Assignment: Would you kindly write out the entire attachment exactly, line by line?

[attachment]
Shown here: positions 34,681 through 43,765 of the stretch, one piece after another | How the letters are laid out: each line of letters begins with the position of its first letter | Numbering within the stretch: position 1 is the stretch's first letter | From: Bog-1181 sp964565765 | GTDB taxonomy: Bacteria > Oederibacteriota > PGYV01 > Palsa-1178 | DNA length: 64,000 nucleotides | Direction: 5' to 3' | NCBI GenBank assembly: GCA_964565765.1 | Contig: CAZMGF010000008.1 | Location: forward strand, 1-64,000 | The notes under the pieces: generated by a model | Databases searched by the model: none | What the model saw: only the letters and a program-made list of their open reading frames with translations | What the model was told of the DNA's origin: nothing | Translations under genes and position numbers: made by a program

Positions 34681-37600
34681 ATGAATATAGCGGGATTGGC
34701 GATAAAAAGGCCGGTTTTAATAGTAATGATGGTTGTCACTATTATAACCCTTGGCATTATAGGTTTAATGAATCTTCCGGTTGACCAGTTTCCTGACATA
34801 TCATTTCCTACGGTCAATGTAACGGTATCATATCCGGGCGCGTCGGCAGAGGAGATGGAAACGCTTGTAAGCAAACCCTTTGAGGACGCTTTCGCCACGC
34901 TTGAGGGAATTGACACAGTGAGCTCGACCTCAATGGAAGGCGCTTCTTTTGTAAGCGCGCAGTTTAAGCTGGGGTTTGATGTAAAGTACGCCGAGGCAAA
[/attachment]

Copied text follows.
Shown here: positions 34,681 through 43,765 of the stretch, one piece after another | How the letters are laid out: each line of letters begins with the position of its first letter | Numbering within the stretch: position 1 is the stretch's first letter | From: Bog-1181 sp964565765 | GTDB taxonomy: Bacteria > Oederibacteriota > PGYV01 > Palsa-1178 | DNA length: 64,000 nucleotides | Direction: 5' to 3' | NCBI GenBank assembly: GCA_964565765.1 | Contig: CAZMGF010000008.1 | Location: forward strand, 1-64,000 | The notes under the pieces: generated by a model | Databases searched by the model: none | What the model saw: only the letters and a program-made list of their open reading frames with translations | What the model was told of the DNA's origin: nothing | Translations under genes and position numbers: made by a program

Positions 34681-37600
34681 ATGAATATAGCGGGATTGGC
34701 GATAAAAAGGCCGGTTTTAATAGTAATGATGGTTGTCACTATTATAACCCTTGGCATTATAGGTTTAATGAATCTTCCGGTTGACCAGTTTCCTGACATA
34801 TCATTTCCTACGGTCAATGTAACGGTATCATATCCGGGCGCGTCGGCAGAGGAGATGGAAACGCTTGTAAGCAAACCCTTTGAGGACGCTTTCGCCACGC
34901 TTGAGGGAATTGACACAGTGAGCTCGACCTCAATGGAAGGCGCTTCTTTTGTAAGCGCGCAGTTTAAGCTGGGGTTTGATGTAAAGTACGCCGAGGCAAA